“What are those homeless folks doing here? They’re trying to find a quiet, safe place,” Tacoma Rescue Mission Executive Director Mike Johnson told the Puyallup City Council last week. “After all, they’re looking for a beautiful, quiet, lovely neighborhood just like you.”
Johnson and a panel of social service experts testified before the council as the city continued its months-long effort to address community concerns about homelessness.
In March, the Puyallup City Council passed a six-month moratorium against new drop-in social service centers and emergency shelters following problems at the New Hope Resources Center, a drop-in center near downtown.
Also before the council is a proposal to eliminate the legal exemption that allows a dozen or so local churches to offer overnight accommodations to the homeless during the coldest months of the year.
Against that backdrop, the panel of social service executives told the council that Pierce County needs about 200 more professionally run shelter beds to handle the growing homeless ranks in the county. Pierce County now has about 400 shelter beds, virtually all of which are located in Tacoma.
Denny Hunthausen, agency director for Catholic Community Services of Southwest Washington, said the new shelter beds should be located outside of Tacoma.
“Pierce County is approaching 1 million population. About 200,000 of that population is in Tacoma. The rest is in the suburbs and rural areas,” said Hunthausen.
“The Puyallup area is the metropolitan hub of East Pierce County. We need more beds, but they shouldn’t be in Tacoma.”
The council has spent many hours discussing homeless issues this year, partly in response to citizens’ complaints about public urination and drug use, property crimes and growing piles of trash along the city’s River Trail and the banks of the Puyallup River.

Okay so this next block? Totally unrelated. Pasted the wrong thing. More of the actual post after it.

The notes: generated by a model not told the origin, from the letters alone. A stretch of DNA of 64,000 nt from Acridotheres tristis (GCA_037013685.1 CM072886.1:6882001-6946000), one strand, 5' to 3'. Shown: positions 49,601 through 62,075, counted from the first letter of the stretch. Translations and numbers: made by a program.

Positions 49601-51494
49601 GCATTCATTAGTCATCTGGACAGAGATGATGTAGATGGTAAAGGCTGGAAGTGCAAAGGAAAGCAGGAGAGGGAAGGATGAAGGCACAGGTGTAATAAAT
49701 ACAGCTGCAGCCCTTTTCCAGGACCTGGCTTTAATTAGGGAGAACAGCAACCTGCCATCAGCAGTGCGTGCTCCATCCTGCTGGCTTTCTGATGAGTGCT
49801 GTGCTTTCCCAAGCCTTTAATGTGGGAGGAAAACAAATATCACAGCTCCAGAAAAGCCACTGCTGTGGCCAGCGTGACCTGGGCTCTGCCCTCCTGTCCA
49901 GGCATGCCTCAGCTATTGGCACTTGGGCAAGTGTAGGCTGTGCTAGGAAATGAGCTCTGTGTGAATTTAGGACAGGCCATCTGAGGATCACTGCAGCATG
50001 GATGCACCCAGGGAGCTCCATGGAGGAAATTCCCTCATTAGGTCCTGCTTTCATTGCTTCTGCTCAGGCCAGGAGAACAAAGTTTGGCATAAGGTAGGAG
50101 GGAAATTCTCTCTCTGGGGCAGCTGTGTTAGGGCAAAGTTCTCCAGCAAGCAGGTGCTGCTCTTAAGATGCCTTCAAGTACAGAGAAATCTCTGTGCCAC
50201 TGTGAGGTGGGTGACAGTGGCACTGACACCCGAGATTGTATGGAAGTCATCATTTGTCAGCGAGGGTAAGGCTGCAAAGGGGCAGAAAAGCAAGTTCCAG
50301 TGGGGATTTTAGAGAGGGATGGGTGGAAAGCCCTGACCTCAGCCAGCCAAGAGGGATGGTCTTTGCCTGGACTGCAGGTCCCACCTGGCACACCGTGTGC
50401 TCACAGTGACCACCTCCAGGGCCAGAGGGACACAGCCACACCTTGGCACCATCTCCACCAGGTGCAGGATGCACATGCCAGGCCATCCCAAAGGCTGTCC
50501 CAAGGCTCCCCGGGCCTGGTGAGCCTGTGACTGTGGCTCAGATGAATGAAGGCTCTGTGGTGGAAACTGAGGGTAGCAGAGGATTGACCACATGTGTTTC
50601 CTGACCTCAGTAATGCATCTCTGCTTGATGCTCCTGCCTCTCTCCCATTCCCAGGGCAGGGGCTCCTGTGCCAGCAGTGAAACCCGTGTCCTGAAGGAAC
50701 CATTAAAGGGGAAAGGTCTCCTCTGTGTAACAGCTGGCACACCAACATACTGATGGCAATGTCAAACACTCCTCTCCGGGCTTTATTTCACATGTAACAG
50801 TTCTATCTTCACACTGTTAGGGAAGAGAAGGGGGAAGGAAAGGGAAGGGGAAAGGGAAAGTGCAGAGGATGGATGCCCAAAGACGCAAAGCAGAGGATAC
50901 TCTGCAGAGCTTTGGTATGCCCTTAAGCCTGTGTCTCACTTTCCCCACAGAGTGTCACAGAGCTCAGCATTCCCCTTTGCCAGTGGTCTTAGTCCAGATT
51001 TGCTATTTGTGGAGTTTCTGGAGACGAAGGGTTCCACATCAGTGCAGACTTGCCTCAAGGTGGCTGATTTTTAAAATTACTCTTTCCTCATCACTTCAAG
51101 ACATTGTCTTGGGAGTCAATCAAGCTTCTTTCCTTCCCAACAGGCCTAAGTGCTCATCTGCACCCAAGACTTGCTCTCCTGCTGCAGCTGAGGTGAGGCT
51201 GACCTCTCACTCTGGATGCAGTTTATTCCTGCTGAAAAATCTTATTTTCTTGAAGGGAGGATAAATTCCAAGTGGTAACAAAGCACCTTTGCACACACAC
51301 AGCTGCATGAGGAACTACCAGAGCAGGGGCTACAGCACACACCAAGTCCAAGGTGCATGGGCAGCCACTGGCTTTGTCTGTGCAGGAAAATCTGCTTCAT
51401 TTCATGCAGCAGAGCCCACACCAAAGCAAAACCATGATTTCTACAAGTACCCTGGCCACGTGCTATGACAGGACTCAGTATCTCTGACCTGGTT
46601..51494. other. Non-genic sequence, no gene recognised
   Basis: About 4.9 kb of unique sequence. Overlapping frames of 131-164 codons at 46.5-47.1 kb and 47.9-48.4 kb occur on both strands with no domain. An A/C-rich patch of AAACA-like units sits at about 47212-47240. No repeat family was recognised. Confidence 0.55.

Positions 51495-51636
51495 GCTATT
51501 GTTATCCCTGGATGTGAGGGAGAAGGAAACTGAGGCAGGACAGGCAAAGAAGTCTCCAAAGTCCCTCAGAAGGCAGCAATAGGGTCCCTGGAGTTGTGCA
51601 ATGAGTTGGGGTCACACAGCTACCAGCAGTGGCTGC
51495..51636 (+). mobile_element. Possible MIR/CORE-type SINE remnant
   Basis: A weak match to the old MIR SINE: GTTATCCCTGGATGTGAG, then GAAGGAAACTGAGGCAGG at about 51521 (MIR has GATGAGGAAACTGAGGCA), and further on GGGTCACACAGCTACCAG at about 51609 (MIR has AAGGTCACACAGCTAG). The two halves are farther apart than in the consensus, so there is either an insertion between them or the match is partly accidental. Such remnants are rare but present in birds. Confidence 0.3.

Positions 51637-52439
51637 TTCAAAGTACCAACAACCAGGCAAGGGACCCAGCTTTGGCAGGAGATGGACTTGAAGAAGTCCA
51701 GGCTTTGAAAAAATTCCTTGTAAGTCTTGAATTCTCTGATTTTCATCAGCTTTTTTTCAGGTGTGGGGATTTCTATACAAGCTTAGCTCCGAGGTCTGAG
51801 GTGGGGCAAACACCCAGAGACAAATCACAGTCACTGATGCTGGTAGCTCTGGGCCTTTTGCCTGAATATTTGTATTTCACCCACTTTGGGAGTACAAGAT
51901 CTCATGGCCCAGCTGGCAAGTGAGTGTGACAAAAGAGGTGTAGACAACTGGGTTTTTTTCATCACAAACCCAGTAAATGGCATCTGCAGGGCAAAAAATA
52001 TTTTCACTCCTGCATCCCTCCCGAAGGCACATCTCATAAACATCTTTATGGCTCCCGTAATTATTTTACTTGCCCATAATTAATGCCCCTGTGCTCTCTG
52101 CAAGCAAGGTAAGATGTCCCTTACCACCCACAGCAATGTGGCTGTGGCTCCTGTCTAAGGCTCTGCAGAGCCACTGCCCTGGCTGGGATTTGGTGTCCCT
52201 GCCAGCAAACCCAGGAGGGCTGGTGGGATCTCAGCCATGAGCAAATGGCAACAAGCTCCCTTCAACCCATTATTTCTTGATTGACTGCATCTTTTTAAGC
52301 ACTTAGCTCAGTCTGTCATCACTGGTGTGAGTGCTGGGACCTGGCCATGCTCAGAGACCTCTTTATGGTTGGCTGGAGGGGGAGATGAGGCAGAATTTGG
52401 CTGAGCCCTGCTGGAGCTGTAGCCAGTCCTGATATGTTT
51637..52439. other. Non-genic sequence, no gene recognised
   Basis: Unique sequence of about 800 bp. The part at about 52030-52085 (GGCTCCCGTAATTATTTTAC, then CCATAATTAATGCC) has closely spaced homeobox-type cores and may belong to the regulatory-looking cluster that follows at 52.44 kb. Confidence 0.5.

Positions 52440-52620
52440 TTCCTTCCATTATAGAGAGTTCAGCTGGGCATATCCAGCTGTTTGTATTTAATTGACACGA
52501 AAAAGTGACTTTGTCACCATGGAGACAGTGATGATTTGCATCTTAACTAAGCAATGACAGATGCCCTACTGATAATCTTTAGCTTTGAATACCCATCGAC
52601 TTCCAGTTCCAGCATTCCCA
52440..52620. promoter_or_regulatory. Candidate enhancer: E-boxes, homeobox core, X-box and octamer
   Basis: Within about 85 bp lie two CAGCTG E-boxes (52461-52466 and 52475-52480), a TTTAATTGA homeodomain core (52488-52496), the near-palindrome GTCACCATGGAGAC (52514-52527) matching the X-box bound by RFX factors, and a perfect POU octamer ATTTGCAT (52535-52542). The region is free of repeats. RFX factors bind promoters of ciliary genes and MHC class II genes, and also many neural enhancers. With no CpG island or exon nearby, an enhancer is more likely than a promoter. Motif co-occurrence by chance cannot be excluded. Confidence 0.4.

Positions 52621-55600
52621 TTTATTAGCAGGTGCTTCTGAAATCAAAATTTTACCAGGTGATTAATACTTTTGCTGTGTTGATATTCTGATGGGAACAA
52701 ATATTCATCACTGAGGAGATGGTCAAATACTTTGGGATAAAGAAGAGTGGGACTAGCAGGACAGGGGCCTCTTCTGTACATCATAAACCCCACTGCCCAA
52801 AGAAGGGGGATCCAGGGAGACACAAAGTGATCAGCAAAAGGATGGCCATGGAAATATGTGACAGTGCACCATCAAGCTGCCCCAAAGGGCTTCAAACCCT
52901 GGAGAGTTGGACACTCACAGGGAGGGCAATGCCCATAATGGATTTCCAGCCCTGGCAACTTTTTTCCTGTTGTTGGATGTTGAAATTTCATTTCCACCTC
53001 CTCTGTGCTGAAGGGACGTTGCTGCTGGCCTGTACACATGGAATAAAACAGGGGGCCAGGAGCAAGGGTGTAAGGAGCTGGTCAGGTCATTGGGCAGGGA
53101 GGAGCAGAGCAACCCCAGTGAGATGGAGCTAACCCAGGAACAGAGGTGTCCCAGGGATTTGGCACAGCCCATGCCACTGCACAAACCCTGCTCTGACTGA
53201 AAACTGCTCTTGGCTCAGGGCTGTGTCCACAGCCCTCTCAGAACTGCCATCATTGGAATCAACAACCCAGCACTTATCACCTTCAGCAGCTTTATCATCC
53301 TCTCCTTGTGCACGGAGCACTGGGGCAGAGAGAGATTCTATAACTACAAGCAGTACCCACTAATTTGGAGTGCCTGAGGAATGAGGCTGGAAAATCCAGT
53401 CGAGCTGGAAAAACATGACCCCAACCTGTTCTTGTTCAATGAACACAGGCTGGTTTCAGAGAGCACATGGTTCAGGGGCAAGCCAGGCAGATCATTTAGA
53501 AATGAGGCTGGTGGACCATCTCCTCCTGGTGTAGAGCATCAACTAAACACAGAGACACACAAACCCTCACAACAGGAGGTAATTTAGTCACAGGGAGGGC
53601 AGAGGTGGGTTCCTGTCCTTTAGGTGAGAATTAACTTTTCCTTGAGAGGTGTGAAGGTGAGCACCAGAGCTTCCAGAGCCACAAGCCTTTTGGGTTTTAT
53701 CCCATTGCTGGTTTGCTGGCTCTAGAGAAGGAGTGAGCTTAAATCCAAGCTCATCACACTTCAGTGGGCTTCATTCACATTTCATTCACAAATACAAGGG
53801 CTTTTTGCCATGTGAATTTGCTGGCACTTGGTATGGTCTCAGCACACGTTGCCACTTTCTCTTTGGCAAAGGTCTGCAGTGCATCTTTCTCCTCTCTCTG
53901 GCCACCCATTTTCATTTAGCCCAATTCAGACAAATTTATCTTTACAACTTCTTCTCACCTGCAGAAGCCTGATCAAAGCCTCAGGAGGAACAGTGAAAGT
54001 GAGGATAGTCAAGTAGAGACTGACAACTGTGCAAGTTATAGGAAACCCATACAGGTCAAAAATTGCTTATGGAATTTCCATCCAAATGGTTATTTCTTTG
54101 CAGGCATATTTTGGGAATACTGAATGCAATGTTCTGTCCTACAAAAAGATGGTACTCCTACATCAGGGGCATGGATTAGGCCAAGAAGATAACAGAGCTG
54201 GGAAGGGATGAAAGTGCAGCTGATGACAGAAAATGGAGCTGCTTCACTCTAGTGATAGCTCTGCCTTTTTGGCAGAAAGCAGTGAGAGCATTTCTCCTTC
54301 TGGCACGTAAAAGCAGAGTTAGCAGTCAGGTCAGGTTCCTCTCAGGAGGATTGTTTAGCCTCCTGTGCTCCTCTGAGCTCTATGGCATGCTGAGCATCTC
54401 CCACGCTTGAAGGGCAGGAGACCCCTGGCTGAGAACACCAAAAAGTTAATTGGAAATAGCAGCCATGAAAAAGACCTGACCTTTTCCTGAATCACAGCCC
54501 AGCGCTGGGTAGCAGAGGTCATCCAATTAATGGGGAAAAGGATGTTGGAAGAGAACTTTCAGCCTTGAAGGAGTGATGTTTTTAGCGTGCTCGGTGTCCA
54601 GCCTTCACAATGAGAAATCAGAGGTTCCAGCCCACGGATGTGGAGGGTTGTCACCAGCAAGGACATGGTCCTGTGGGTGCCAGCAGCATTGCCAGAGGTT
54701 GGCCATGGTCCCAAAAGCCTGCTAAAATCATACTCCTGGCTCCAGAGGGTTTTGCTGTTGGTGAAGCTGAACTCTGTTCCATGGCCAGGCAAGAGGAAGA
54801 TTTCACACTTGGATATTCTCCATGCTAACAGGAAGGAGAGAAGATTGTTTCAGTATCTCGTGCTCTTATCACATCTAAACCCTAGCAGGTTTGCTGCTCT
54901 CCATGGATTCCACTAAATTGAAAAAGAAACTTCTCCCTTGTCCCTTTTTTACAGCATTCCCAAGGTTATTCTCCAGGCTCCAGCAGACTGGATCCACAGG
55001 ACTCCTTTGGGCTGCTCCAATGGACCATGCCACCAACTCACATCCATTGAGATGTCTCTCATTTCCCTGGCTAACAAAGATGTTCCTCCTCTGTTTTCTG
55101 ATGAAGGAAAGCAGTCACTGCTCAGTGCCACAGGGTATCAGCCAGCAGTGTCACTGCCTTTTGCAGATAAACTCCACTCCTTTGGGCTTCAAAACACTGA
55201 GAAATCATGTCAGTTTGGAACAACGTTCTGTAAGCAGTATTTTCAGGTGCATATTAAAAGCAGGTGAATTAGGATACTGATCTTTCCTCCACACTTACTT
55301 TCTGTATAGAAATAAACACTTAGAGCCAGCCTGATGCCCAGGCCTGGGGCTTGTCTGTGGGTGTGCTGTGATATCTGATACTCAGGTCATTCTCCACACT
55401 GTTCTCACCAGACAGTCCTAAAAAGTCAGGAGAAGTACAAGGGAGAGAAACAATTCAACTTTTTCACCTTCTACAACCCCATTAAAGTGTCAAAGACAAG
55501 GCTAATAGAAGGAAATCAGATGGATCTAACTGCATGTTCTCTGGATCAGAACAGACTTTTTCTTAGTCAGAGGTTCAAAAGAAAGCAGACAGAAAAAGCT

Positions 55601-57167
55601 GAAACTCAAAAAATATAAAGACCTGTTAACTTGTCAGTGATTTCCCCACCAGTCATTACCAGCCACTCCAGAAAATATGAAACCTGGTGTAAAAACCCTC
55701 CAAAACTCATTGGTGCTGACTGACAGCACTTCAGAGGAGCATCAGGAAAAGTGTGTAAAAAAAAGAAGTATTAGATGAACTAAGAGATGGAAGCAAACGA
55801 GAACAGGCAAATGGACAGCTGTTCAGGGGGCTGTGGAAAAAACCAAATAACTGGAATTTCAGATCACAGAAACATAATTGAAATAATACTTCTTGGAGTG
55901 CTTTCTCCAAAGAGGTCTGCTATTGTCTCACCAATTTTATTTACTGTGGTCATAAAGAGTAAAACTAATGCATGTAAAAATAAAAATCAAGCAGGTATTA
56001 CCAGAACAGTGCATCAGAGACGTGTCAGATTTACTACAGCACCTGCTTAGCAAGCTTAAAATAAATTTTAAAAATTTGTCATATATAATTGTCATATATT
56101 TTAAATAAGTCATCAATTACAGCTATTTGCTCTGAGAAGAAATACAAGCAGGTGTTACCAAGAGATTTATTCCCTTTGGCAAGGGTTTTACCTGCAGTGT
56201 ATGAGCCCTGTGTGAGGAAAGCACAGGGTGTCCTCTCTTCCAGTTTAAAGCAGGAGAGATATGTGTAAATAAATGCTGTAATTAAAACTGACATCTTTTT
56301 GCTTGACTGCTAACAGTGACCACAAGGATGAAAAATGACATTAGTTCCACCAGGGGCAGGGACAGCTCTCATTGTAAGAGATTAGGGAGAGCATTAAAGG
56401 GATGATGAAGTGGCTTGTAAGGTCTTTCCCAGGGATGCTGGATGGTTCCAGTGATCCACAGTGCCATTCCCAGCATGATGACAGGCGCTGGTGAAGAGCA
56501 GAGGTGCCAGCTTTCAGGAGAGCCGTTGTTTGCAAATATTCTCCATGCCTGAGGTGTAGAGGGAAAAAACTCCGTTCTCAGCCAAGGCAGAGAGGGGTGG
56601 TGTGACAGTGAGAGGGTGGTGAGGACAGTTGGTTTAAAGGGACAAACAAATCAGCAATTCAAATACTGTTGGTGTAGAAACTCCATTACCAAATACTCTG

New Hope that has emerged as a lightning rod for much of the criticism. The city closed the center at 414 Spring St. earlier this year for building code violations. Now back in operation, New Hope is negotiating a new “high impact” business license with the city.
Critics have complained that the center, which provides social service referrals and lunches to the area’s homeless population, is laxly operated and a magnet for homeless migration to Puyallup.
Johnson told the council that New Hope isn’t the cause of residents’ concerns.
“It’s not service providers like New Hope that have attracted the homeless,” he said. “They popped up after the problem emerged to try to deal with it.”
Last week, the council was to have considered modifying an ordinance that gives churches an exemption from the usual standards for homeless shelter operations if they serve the homeless for less than 48 hours at a time.
For more than a decade, a dozen or so local churches have banded together in a program called Freezing Nights to offer overnight accommodations to the homeless during the coldest months of the year. Those churches have taken turns daily providing those beds.
The proposed amendment would remove the churches’ exemption and make them subject to stricter health and safety standards. Among those standards are requirements for criminal background checks and a daily limit of 40 homeless shelter beds in the city.
Mayor John Hopkins said the proposal was an attempt to be responsive to the public’s concerns. The city is worried by reports that the program is sheltering more than the maximum of 70 people and that the atmosphere is “stressful” even to volunteers who staff the program, he said.
“We are in a crisis situation, and it’s very appropriate to look at everything,” Hopkins said. “I don’t believe there is an attempt to close down Freezing Nights. The goal is to examine the program.”
Mike Boisture, a pastor at Puyallup Nazarene Church who helps run Freezing Nights, agrees the community is facing a crisis but says that the answer isn’t to undercut churches’ efforts to help. He said the program, which averaged 65 clients a night, just had its best year ever in terms of police and community complaints.
The council voted last week to postpone a vote on the exemption’s elimination. Hopkins later admitted the proposal was probably “ill-timed” and could benefit from more discussion.
At the meeting, Johnson told the council that a crackdown won’t keep the homeless away. Many, studies have shown, are victims of childhood abuse and broken homes. They seek to create their own small communities where they feel safe even if that means living in a tent or on a riverbank, Johnson said.
“They are very resilient,” he said. “They have learned to cope with people who threaten to beat them up.”
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